When exploring the city of Casablanca it is hard not to notice the extreme contrast. Various parts of the city look completely different.
You can find expensive shops in the city center. Locals walking around are clearly influenced by European style and fashion and a working woman in an European-like business outfit is not an uncommon sight at all.

When we walked from the better kept city center to the Hassan II Mosque, we also passed by some very poor suburbs. Those parts really look like slums. It seems residents mostly have to worry about getting enough food on the table on the day to day basis. Unemployment seems to be a huge problem.

Surprisingly just next to all that poverty stands the famous mosque. Not many mosques around the world are opened to non Muslims. Hassan II Mosque is one of them.

It is a remarkable sight, mostly made of marble and similar expensive materials. The amount of details and sheer size of the structure (it is the third largest mosque in the world) is simply amazing. It is speculated that some $800 million were spent on the project. It is not hard to imagine, why not everyone is happy with that.

It took us quite some time to take a good look at the mosque and its surroundings.

Afterwards we went to the nearby beach, which was quite a disappointment. There were loads of garbage to walk and swim amongst, but locals gathering there didn't seem to mind. We didn't like it much.

Our exploration of Casablanca was influenced heavily by the fact that it was the time of Ramadan (the ninth month of Muslim calendar marked with fasting).

During that month a good Muslim should eat and drink only before sunrise and after sunset. During the daytime nothing should pass his lips. Besides food, that also includes water and cigarette smoke. Not everyone we saw obeyed that last smoky part.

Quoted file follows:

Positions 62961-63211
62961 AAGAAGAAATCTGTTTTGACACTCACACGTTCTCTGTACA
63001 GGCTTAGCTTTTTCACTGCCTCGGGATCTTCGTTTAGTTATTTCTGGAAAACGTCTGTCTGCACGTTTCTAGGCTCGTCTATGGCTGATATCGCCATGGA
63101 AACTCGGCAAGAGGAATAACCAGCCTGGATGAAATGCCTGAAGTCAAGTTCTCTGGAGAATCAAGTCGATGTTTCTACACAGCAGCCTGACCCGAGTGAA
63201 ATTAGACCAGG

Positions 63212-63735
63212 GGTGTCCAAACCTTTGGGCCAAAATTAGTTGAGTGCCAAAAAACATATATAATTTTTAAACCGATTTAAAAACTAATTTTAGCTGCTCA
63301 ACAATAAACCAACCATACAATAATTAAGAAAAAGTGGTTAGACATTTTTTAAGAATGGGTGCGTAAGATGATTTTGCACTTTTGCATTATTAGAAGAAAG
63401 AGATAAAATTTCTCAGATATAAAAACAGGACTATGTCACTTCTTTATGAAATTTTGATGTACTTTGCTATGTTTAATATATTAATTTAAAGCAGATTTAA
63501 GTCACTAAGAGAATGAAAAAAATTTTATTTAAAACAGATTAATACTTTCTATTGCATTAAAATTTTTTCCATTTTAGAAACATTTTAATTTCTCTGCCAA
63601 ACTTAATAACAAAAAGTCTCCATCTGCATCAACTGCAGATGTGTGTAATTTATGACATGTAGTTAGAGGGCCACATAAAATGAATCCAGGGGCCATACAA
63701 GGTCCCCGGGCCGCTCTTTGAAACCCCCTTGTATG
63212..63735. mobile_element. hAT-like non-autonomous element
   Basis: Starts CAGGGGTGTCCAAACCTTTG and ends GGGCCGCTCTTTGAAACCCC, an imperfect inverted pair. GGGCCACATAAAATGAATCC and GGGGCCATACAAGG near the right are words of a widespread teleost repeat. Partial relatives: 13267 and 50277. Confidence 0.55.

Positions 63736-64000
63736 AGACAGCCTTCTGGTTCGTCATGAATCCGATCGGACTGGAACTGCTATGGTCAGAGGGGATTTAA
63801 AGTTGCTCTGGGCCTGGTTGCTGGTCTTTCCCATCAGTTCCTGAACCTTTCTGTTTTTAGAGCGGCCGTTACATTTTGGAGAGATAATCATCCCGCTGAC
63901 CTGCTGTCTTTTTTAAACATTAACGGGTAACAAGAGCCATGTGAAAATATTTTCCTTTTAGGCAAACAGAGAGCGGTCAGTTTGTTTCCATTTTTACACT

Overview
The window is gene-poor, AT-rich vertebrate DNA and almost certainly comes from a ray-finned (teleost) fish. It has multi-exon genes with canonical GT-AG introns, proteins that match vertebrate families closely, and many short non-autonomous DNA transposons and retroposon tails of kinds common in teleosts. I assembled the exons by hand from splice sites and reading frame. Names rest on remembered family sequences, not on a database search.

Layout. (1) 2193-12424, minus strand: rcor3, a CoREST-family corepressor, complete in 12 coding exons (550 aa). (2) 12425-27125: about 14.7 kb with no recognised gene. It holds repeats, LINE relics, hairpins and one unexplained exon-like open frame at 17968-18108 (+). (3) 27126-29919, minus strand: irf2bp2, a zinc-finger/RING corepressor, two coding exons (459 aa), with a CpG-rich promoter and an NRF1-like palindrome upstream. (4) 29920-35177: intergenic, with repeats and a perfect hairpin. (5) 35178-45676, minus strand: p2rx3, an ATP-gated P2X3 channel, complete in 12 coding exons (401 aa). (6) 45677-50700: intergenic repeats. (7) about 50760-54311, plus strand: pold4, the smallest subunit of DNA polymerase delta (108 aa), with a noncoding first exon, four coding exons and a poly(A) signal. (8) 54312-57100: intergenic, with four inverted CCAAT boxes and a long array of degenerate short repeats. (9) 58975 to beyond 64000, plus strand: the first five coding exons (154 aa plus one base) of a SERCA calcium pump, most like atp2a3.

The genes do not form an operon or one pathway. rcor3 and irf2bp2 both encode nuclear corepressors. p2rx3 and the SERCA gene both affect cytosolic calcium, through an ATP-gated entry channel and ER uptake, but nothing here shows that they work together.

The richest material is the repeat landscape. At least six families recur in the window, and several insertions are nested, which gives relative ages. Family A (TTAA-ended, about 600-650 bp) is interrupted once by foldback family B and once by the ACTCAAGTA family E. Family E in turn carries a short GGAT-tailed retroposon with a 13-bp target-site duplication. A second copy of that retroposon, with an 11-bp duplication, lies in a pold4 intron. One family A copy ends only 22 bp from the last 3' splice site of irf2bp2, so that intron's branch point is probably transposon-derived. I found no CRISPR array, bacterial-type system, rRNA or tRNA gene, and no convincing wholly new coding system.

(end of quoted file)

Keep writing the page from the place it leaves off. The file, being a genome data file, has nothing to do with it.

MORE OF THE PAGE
Well, as I was saying this meant that we had to put more effort in finding food. As we found out working hours also change during this time. Most shops, restaurants and offices stayed closed during daytime.

Immediately after sunset everything became alive again. With every hour streets were getting more and more packed with people. Quite a change compared to daytime.

We weren't too impressed with Casablanca, so we decided to move on in the morning.


Tuesday 21 October 2008

Around Morocco in three weeks

It has been more then three weeks now since my last post. In the meantime I was traveling around Morocco with M.

All in all we had a really great time. Of course there were also some gloomy moments, but there was just so much more good stuff. When looking back I usually like to think of those not-so-nice moments as a good story-telling material. A nice sunset usually doesn't make a very interesting story.

As I already mentioned before we were flying to Morocco from Venice, Italy with an Italian low cost airline called My Air. We have never heard of them before, so we didn't really know what to expect. The flight was actually quite uncomfortable (seats in My Air airplanes are obviously so much cramped up together, that even with my 175 centimeters, I had to endure some substantial knee pain), but the tickets were so cheap that it was kind of worth it.

There was no food served during the flight but I don't consider that a drawback. I must be really weird because I don't like crappy plastic sandwiches all that much.

We landed in Casablanca on 27th of September and flew back to Venice on 18th of October 2008.

Anyway besides flying there and back, during last three weeks we were quite busy jumping from one bus to another. Actually we have tried Moroccan buses, trains, 'petit' and 'grand' taxis, but we used buses to get to most of the desired locations.

I have calculated that within Morocco we traveled the distance of approximately 2360 kilometers. The whole trip can be seen on the map above.

In the future posts I intend to post some photos and describe the highlights of our trip.

So hang on tight on a journey through this extremely diverse country of lively medinas, pushy carpet vendors, crazy drivers, cockroaches, crowded buses, sandy beaches, snow-caped mountains and hot desert dunes. Yes, all that and much, much more you can find in Morocco.